At COMMON LAW, a child could sue a parent for breach of contract and for torts related to property. An adult could sue his or her parent for any tort, whether personal or related to property. In 1891, the Mississippi Supreme Court, in Hewllette v. George, 9 So. 885 (1891), held that a child could not seek compensation for personal injury that was caused by a parent's wrongdoing, so long as the PARENT AND CHILD were obligated by their family duties to one another. The decision was based not on precedent but rather on public policy: The court found that such a lawsuit would undermine the "peace of society and of the families composing society." Criminal laws, the court found, were adequate to protect children.
Other states fell in step with Mississippi, adopting parental immunity of varying degrees. Some parental-immunity laws prohibited only claims of negligence, whereas others prohibited lawsuits for intentional torts such as rapes and beatings. The rationale supporting parental-immunity laws includes the need to preserve family harmony and, with the availability of liability insurance, the need to prevent parents and the children from colluding to defraud insurance companies.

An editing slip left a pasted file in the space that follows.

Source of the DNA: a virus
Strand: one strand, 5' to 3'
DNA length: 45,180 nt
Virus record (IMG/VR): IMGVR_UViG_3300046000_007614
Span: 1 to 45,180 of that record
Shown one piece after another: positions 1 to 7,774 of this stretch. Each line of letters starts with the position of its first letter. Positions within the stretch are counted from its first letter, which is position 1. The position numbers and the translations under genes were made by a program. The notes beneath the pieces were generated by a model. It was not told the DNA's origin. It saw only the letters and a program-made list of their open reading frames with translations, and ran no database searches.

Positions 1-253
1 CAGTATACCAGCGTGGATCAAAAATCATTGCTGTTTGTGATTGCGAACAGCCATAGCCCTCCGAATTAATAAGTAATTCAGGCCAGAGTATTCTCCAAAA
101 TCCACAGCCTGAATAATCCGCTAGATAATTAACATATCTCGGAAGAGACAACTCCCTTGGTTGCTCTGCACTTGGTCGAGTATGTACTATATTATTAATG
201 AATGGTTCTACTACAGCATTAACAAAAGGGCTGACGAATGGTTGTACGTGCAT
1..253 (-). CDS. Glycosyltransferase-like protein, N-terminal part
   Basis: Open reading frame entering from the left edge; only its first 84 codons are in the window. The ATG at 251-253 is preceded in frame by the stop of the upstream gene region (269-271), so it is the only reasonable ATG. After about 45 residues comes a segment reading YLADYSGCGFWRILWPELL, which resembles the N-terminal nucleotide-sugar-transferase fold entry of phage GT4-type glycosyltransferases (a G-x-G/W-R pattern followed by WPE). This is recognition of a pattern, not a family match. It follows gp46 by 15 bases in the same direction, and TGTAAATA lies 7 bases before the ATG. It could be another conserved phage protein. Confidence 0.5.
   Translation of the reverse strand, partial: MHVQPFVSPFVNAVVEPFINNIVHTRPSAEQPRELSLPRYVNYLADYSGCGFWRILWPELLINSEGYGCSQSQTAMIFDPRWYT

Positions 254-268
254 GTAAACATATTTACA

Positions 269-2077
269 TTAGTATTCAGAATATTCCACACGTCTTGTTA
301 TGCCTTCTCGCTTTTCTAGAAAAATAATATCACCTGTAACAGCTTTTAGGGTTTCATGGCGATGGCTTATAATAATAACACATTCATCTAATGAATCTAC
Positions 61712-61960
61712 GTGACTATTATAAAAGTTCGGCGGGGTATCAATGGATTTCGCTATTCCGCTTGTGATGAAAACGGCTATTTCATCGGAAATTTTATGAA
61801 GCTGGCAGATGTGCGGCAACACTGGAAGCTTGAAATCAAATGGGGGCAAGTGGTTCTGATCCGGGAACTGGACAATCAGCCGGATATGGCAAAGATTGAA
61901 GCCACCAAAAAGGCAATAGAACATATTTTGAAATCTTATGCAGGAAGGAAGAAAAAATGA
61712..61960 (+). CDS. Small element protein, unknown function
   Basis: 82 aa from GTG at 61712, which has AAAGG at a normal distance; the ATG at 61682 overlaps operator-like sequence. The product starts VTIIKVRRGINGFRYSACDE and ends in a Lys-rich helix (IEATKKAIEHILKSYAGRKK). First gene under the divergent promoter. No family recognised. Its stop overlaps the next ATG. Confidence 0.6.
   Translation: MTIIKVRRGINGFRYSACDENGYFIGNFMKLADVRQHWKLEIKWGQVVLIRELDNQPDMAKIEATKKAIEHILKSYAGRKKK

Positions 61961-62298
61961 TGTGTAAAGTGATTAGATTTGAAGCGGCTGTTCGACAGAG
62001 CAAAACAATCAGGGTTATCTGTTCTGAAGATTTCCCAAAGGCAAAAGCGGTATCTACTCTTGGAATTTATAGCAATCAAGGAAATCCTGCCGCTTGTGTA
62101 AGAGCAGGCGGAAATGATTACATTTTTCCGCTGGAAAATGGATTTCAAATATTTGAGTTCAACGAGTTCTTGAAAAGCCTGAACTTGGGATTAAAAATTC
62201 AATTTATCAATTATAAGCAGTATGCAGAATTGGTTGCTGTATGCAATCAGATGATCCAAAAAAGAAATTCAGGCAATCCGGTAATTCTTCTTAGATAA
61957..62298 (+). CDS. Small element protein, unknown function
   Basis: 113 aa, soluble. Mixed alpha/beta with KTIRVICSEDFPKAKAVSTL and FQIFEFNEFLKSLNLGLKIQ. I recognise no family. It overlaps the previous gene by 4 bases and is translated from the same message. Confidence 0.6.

Unjust results have led courts in many states that espouse parental immunity to carve out exceptions to the rule. For example, a child usually can sue a parent for negligence when the parent has failed to provide food or medical care, but not when the parent has merely exercised parental authority. Most courts have abolished the parental-immunity defense for car accident claims, and many allow children to sue their parents for negligent business or employment actions. Courts normally permit WRONGFUL DEATH suits to be brought by a child against a parent or by a parent against a child, because death terminates the parent-child relationship. Moreover, most states allow a child to sue a parent for injuries suffered in utero owing to the negligence of the mother.
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